“That, sir, sounds like a first rate idea,” Cyrus replied, rising as well. They stepped to the front counter, paid the bill, and wished Ruthie a good night.

“Good to see you again, Frank,” she said as they stepped to the door. “And welcome to Wellington, Pastor Chamberlain!”

Pastor Chamberlain … Premature? Perhaps, Cyrus thought. But he sure did like the sound of that.

 

“So, like I told you on the phone, it’s not exactly the Vatican,” Brentwood said. He was standing in front of the new church with Cyrus by his side. The younger man had arrived a few minutes earlier, and Frank had come in his own car, intending to leave shortly and allow the new pastor some time to explore on his own. The morning was chilly, the sky a cloudless brilliant blue.

“The idea was to start modest, but with enough land to allow for as much future growth as events warrant.” Frank spread his arms expansively. “You think twenty-five acres will be sufficient?”

“I imagine that will do for the foreseeable future,” Cyrus replied with a smile. He turned his gaze upward to the façade and the steeple. A single arched window filled the space directly above the door.

“I had them put in a bell and a rope,” Frank said, “though it’s so spread out around here I don’t imagine you’re going to attract anyone who isn’t already here. You might wake up Ben Mobley. He lives in that double-wide over there by the tree line. But that’s about it. Oh, and you can count on him complaining about it at some point.”

The pair did a quick walk around the outside perimeter of the new building. The white paint was so fresh and flawless it was nearly blinding in the early morning sunlight.

“Like I said, pretty simple,” Frank said, peering in the single small window on the rear wall. “Aside from the main sanctuary, there’s a small office in the back, a single bathroom, and a nice big basement. Didn’t cost me much more to dig deeper, so I had them take it down to fourteen feet. Kind of a sore spot with me. My cellar at home is so shallow I can’t hardly turn around without cracking my head on a floor joist. And besides, getting down a little deeper against the winter frost line will keep it from being so damnably cold down there. If you get to feeling ambitious someday, you could finish it out I suppose—make some classrooms or something.”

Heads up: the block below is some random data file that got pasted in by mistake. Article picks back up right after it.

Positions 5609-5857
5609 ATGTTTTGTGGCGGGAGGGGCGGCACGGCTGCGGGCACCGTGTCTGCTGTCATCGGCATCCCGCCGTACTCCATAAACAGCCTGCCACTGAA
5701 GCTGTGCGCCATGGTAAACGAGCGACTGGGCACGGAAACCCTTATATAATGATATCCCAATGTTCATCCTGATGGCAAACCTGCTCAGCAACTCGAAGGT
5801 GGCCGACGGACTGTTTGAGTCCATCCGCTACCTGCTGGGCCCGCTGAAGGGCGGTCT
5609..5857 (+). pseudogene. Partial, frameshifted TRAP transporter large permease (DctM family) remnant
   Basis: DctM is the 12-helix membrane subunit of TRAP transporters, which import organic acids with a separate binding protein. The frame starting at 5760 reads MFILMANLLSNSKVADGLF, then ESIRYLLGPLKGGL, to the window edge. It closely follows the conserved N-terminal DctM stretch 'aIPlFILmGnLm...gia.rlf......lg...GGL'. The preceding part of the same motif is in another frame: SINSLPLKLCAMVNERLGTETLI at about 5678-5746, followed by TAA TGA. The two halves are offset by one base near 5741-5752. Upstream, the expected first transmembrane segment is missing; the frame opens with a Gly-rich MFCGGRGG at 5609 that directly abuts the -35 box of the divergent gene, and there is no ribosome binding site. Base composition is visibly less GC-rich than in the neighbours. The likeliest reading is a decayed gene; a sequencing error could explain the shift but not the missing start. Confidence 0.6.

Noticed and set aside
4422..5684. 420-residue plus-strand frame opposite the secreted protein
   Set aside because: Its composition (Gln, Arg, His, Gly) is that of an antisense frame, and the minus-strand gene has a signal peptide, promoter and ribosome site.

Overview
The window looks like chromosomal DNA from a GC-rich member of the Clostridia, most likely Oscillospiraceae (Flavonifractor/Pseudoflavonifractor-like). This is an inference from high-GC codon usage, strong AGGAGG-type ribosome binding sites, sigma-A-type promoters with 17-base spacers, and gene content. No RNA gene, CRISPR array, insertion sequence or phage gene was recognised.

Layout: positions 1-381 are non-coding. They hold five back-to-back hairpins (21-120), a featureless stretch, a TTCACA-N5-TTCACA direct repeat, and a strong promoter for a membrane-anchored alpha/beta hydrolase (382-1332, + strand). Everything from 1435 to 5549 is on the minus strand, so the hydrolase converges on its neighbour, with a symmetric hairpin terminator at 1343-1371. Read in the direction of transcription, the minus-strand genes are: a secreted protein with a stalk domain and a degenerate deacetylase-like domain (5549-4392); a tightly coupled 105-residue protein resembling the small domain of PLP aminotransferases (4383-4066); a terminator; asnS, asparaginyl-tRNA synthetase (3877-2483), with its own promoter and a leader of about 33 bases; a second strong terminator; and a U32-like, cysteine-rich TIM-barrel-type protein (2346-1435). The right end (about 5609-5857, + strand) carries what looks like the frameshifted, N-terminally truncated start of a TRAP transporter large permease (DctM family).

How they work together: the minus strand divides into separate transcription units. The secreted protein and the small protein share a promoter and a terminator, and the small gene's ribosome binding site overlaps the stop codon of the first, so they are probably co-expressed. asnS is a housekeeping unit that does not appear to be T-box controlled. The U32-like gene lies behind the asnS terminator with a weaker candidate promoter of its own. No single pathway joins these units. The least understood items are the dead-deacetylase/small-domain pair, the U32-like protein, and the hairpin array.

Back at the front door, they stood looking out toward Old Parish Road. “I expect we’ll need to get some asphalt in here come springtime,” Frank said. “Can’t really have folks parading into church with mud all over their shoes or having their cars get stuck, can we?”

He turned to the door and extracted a key ring. Unlocking the front double door, he turned and, with no small degree of ceremony, handed Cyrus the keys. The new pastor nodded humbly, reflecting for a moment on the gravity of accepting responsibility for his first church. A part of him felt exuberant, while another part felt unworthy, given the difficulties of his most recent few months. Frank extended a hand toward the door, gesturing Cyrus in ahead of him.

“Single open sanctuary,” Frank said. “Seventy feet long, thirty wide, more or less. Extra thick walls and insulation, so folks don’t freeze in winter. Got a good oil furnace and even an air conditioner so they won’t roast on the occasional hot summer day. Forty pews—got ‘em cheap from a church they were renovating out in Pittsburgh.” He stopped and ran his fingers across the detailed carving on the pew end. “You can’t get hand carving like this any more. Guess the other church wanted to go for something a little more modern. Me, I’m kind of old fashioned.”

Cyrus bent to examine the pew closely. “Red oak,” he said, standing again. I’m with you on the hand carving.

“You sound like you know your lumber,” Frank said.